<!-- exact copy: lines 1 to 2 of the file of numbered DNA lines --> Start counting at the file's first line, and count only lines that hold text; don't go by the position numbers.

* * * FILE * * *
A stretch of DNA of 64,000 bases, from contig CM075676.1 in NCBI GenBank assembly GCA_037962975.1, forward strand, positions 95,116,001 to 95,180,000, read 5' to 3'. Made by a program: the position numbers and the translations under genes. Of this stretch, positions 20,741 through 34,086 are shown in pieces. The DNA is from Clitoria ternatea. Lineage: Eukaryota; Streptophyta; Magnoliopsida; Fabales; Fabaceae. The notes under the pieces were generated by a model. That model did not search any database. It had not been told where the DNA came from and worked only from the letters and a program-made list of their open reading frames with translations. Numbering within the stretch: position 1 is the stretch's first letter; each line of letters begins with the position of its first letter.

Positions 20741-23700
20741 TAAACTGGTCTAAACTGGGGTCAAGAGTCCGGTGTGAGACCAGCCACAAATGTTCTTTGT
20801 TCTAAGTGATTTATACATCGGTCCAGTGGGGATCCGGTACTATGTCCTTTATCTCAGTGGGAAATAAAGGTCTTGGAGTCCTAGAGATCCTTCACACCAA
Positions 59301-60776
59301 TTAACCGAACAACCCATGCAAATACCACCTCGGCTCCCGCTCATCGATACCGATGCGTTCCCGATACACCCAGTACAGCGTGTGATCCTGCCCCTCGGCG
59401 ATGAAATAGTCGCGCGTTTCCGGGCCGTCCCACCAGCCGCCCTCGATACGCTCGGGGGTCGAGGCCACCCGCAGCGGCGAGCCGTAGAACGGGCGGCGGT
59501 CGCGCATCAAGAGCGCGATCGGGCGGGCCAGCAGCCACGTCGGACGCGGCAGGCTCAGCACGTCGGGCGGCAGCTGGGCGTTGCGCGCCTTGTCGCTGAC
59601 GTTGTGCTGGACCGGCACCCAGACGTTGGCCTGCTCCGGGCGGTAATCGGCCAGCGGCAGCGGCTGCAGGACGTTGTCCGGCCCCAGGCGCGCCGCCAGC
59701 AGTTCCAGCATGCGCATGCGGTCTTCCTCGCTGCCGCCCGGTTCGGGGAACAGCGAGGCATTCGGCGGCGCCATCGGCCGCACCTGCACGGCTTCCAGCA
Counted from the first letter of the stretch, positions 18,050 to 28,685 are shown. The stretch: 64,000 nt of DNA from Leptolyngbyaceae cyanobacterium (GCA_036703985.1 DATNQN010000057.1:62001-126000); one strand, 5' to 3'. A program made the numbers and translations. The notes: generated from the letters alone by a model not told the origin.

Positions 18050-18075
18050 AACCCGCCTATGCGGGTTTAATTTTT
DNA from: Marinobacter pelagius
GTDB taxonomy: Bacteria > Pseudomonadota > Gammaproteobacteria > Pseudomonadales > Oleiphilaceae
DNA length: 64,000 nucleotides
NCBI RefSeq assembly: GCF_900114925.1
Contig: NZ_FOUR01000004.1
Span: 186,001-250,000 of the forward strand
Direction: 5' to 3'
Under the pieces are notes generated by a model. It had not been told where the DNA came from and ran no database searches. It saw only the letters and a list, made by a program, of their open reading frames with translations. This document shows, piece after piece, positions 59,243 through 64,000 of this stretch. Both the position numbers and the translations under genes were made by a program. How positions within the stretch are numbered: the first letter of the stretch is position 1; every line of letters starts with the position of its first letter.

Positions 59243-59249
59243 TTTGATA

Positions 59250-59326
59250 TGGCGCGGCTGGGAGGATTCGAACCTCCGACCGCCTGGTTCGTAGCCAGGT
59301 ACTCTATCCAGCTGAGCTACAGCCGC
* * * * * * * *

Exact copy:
A stretch of DNA of 64,000 bases, from contig CM075676.1 in NCBI GenBank assembly GCA_037962975.1, forward strand, positions 95,116,001 to 95,180,000, read 5' to 3'. Made by a program: the position numbers and the translations under genes. Of this stretch, positions 20,741 through 34,086 are shown in pieces. The DNA is from Clitoria ternatea. Lineage: Eukaryota; Streptophyta; Magnoliopsida; Fabales; Fabaceae. The notes under the pieces were generated by a model. That model did not search any database. It had not been told where the DNA came from and worked only from the letters and a program-made list of their open reading frames with translations. Numbering within the stretch: position 1 is the stretch's first letter; each line of letters begins with the position of its first letter.

Positions 20741-23700